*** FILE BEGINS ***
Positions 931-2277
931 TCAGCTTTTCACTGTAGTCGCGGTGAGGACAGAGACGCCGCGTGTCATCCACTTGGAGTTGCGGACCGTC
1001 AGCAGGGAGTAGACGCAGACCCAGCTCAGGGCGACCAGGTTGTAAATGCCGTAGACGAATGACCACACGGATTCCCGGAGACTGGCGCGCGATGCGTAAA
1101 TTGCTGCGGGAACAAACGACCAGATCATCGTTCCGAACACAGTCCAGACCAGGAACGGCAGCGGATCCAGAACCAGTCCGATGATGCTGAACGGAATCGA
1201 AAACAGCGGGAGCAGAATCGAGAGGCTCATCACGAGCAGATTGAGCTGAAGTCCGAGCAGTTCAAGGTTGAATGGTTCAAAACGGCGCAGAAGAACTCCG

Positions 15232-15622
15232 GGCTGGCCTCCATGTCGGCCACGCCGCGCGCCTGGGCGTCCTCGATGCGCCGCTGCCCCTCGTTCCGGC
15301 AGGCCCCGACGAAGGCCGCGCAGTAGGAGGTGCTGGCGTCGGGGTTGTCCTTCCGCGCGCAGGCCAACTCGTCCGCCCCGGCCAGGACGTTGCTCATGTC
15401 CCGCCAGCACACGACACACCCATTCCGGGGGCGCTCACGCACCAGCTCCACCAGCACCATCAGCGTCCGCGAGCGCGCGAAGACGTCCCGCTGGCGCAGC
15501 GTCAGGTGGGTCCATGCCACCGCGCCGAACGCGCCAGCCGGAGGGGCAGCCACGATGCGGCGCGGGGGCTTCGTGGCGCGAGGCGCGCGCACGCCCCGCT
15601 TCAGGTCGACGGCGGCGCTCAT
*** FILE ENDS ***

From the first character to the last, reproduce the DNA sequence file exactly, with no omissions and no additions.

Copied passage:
Positions 931-2277
931 TCAGCTTTTCACTGTAGTCGCGGTGAGGACAGAGACGCCGCGTGTCATCCACTTGGAGTTGCGGACCGTC
1001 AGCAGGGAGTAGACGCAGACCCAGCTCAGGGCGACCAGGTTGTAAATGCCGTAGACGAATGACCACACGGATTCCCGGAGACTGGCGCGCGATGCGTAAA
1101 TTGCTGCGGGAACAAACGACCAGATCATCGTTCCGAACACAGTCCAGACCAGGAACGGCAGCGGATCCAGAACCAGTCCGATGATGCTGAACGGAATCGA
1201 AAACAGCGGGAGCAGAATCGAGAGGCTCATCACGAGCAGATTGAGCTGAAGTCCGAGCAGTTCAAGGTTGAATGGTTCAAAACGGCGCAGAAGAACTCCG

Positions 15232-15622
15232 GGCTGGCCTCCATGTCGGCCACGCCGCGCGCCTGGGCGTCCTCGATGCGCCGCTGCCCCTCGTTCCGGC
15301 AGGCCCCGACGAAGGCCGCGCAGTAGGAGGTGCTGGCGTCGGGGTTGTCCTTCCGCGCGCAGGCCAACTCGTCCGCCCCGGCCAGGACGTTGCTCATGTC
15401 CCGCCAGCACACGACACACCCATTCCGGGGGCGCTCACGCACCAGCTCCACCAGCACCATCAGCGTCCGCGAGCGCGCGAAGACGTCCCGCTGGCGCAGC
15501 GTCAGGTGGGTCCATGCCACCGCGCCGAACGCGCCAGCCGGAGGGGCAGCCACGATGCGGCGCGGGGGCTTCGTGGCGCGAGGCGCGCGCACGCCCCGCT
15601 TCAGGTCGACGGCGGCGCTCAT